We received an e-mail from a boat dealer in Norway enquiring about shrink wrapping boats in snowy conditions.
They thought that shrink wrapping boats seemed like a great idea but were concerned that the shrink wrap would not be able to support “30cm of wet snow”, which apparently they can get in that area from time to time.
If a boat is shrink wrapped properly it should be able to support such snow and ice weight. Because a shrink wrap cover is shrunk tight and taut, and because the surface of the shrink wrap is slick, snow and ice tend to slide straight off the cover. To help this process, it is necessary to ensure that there are no flat areas where the snow and ice could gather and cause damage.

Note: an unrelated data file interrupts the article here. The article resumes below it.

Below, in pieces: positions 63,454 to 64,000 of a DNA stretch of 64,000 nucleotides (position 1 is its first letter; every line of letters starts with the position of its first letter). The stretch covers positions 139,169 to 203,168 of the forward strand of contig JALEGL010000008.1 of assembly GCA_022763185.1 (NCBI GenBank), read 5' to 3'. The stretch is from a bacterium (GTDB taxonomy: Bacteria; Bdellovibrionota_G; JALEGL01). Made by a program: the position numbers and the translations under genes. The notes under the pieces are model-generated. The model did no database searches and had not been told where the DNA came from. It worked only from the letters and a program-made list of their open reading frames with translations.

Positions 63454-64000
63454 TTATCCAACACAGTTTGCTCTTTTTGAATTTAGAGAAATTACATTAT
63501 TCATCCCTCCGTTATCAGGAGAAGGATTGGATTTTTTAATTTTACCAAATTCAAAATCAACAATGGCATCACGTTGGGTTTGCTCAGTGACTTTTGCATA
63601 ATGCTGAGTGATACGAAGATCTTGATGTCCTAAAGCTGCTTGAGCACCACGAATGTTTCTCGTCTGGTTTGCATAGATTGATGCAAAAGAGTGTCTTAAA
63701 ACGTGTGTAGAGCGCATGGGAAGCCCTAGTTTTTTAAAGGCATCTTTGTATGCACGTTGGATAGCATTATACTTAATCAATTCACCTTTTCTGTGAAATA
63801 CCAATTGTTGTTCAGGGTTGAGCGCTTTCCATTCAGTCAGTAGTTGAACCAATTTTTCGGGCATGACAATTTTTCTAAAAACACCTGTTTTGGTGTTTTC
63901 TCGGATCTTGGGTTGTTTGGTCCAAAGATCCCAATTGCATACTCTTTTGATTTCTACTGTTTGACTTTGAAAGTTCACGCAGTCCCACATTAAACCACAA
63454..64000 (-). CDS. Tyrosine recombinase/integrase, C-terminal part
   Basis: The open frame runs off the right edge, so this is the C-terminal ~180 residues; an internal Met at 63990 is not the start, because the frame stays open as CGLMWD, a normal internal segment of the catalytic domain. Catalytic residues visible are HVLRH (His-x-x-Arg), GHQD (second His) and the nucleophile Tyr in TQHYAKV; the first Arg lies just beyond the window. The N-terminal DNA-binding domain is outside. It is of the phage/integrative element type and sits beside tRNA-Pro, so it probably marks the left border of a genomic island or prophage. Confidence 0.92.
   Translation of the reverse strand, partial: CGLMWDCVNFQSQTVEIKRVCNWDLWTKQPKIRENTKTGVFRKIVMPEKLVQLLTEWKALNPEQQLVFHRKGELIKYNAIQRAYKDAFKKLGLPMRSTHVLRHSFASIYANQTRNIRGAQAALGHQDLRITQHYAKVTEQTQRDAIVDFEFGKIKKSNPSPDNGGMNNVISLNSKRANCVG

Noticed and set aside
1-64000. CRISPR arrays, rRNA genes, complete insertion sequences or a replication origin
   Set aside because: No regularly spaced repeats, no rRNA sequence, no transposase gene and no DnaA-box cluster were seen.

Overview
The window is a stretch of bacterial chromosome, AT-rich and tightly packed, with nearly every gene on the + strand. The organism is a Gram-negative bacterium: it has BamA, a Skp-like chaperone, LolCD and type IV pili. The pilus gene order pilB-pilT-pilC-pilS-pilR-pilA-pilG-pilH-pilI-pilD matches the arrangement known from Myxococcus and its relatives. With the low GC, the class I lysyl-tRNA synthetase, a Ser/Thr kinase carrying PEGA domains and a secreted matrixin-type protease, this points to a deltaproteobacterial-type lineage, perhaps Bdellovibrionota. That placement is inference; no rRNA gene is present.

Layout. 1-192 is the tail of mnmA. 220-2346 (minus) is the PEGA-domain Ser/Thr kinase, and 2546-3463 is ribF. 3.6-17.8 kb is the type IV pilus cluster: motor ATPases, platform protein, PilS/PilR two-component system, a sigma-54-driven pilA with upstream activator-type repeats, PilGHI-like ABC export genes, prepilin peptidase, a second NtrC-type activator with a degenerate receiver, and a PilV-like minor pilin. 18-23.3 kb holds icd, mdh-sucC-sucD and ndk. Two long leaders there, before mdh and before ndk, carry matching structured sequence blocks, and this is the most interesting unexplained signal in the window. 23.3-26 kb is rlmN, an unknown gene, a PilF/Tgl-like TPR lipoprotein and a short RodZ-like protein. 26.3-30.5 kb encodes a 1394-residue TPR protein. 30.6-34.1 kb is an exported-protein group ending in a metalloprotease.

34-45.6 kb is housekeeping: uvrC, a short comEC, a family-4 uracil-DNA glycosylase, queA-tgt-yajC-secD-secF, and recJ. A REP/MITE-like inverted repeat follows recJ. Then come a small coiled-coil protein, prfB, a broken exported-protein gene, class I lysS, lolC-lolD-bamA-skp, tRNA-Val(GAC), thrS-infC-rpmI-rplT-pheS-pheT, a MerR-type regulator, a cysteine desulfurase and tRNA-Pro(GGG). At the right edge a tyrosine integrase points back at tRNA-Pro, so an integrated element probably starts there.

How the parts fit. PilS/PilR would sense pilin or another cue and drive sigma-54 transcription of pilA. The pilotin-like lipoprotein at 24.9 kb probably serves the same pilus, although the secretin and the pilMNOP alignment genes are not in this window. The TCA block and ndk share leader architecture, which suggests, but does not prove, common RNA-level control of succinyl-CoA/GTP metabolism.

This is achieved by running a very strong woven strapping across bow and flybridge areas, to provide a ‘support structure’ under the cover. This adds extra strength to the shrink wrap cover.
Obviously, a fairly heavyweight grade of shrink wrap is required – at least 200 micron thick. Boat shrink wrapping is very popular in Canada where the winter conditions are similar to Norway. In Canada a blue wrap is sometimes used, rather than white shrink wrap, to absorb the suns heat and help the shrink wrap covers to shed snow and ice.